Get Bent – safe lifting and other low back pain fallacies
By Jess Ackad
We’ve all seen the posters about safe lifting – use a good squat pattern; bend at the hips and knees NOT THE BACK! But let’s be honest here; when was the last time you lifted a bag, suitcase, shopping, toddler etc using that position? And the next question; did you injure yourself doing it? Most likely the answer to the second question is no (but if it was yes you know where to find us 😉 ). And chances are you have performed a similarly bent backed lift many many times over in your life without pain or injury.
Because guess what; our spines are designed to both flex and extend; and to be able to absorb loads while doing so! But isn’t lifting with a flexed spine dangerous or risky for disc injuries? The answer to that is well maybe. We know that there is a mechanism for disc injury with repeated lumbar flexion and that the compressive strength of the spine is greater in neutral positions. BUT we also know that both on in vitro modelling and epidemiologically (looking at who got injured and how) that disc injuries can and do occur in the absence of any lumbar flexion, although injury is more likely to occur in the presence of flexion.
Our bodies are designed to bend
Avoiding flexion isn’t necessarily going to avoid injury
How do we protect from injury/pain then? And I use the term pain deliberately here as “injury” isn’t necessarily an accurate term for what happens in back pain scenarios; it is more of a sensitisation of the tissues to pain, there is often very little correlation between imaging findings and symptoms. This is where things start to get even more murky; there is much debate between treatment methodologies and research etc… At Peak we tend to use a two pronged approach. Mitigate overload; and train/strengthen tissues to be able to cope with the demands placed on them.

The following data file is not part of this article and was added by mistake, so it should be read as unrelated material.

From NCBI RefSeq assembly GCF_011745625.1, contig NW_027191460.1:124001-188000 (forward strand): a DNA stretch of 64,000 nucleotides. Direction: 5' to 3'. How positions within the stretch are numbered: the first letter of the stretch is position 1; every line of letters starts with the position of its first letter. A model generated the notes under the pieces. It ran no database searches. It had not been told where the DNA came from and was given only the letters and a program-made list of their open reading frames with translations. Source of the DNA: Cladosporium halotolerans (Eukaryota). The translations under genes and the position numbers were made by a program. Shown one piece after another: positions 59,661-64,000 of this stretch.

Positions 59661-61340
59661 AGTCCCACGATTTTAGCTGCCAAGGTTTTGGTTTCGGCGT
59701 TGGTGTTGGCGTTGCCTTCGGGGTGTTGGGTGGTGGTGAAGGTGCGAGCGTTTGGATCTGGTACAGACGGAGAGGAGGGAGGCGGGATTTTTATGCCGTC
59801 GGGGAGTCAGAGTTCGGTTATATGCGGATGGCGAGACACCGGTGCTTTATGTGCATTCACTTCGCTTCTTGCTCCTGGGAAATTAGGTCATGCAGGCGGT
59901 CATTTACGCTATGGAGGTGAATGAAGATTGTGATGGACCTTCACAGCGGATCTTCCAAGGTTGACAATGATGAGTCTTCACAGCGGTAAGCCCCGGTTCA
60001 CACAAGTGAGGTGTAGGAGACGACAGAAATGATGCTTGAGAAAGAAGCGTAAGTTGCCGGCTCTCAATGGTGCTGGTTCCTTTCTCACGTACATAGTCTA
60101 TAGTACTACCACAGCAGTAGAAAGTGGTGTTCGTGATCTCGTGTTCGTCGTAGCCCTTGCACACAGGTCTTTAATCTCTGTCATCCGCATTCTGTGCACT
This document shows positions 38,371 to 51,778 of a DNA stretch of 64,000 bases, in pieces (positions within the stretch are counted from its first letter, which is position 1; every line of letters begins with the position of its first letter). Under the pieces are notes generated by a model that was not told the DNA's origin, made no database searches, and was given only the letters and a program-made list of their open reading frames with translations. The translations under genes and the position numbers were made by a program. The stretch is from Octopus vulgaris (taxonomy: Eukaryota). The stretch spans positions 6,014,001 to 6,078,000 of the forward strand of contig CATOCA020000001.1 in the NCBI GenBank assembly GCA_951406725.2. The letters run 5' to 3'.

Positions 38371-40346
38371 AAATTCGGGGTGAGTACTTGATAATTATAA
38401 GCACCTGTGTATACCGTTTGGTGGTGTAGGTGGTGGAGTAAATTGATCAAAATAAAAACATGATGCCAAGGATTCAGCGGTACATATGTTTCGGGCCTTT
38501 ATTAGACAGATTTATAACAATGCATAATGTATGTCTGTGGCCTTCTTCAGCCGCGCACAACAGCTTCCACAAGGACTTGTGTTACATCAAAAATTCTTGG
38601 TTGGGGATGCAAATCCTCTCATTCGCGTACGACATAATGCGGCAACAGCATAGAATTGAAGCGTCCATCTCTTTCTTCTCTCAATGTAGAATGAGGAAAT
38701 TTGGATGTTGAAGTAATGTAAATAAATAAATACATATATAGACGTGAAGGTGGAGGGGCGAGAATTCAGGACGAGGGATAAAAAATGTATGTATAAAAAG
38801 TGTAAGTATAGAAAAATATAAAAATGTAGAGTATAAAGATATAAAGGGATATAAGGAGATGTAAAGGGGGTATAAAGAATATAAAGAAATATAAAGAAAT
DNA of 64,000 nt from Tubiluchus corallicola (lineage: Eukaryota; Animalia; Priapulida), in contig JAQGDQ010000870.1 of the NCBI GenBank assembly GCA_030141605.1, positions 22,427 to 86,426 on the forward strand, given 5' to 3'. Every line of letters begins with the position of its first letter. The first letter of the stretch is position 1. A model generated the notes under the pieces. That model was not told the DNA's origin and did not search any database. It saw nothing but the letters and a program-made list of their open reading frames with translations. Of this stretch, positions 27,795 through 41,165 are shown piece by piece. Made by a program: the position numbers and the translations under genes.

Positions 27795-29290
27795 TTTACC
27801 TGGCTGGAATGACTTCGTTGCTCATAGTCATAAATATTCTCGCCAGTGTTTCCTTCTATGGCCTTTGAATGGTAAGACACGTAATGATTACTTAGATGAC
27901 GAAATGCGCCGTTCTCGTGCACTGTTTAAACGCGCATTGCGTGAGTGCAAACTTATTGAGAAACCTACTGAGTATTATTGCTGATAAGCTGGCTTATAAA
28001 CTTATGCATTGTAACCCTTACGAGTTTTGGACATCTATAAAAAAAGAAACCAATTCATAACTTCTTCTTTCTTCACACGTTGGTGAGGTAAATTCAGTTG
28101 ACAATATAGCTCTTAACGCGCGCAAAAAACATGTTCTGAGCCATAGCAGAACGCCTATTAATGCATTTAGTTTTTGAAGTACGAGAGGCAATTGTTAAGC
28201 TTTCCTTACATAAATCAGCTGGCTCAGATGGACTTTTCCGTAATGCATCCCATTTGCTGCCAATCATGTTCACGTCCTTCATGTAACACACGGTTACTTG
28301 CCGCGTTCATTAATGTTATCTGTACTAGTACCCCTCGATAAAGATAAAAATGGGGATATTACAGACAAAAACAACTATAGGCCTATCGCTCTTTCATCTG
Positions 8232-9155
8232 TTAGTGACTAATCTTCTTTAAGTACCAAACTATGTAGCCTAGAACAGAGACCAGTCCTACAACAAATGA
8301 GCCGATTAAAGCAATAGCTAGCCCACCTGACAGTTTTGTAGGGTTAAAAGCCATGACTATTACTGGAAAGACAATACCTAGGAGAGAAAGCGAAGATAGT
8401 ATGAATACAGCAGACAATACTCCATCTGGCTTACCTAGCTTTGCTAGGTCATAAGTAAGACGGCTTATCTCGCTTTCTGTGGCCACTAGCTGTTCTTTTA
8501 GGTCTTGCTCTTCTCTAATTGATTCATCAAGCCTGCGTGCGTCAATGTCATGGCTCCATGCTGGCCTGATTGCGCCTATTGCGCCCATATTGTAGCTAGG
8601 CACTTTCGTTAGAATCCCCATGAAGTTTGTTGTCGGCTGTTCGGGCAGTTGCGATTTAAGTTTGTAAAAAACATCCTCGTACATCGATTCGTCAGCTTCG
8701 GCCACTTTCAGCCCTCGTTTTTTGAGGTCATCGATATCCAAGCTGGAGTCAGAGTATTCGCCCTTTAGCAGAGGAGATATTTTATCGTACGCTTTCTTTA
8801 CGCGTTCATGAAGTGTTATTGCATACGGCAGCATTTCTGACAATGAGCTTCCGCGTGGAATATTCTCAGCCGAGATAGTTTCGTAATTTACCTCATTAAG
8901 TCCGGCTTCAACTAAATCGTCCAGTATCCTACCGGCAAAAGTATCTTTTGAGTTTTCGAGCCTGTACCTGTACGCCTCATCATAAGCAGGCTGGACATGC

But my back is already injured; and IT HURTS! When I bend forward/sit for long periods/insert other flexion based activity here. Well firstly if this is you; come in and see us and we’ll help you get it right. Every situation is different, but most often the tissues (joints, ligaments muscles, and yes discs) have become sensitive to the movement and feedback pain when you do it. It’s important to note that the pain does not mean you are doing any damage or reinjuring anything. There are a few ways to treat this. Sometimes temporarily avoiding flexion is necessary, sometimes doing the movement itself is more appropriate; and sometimes something else entirely is needed.
So in conclusion – backs can and should bend! If yours can’t lets chat about how to fix that 🙂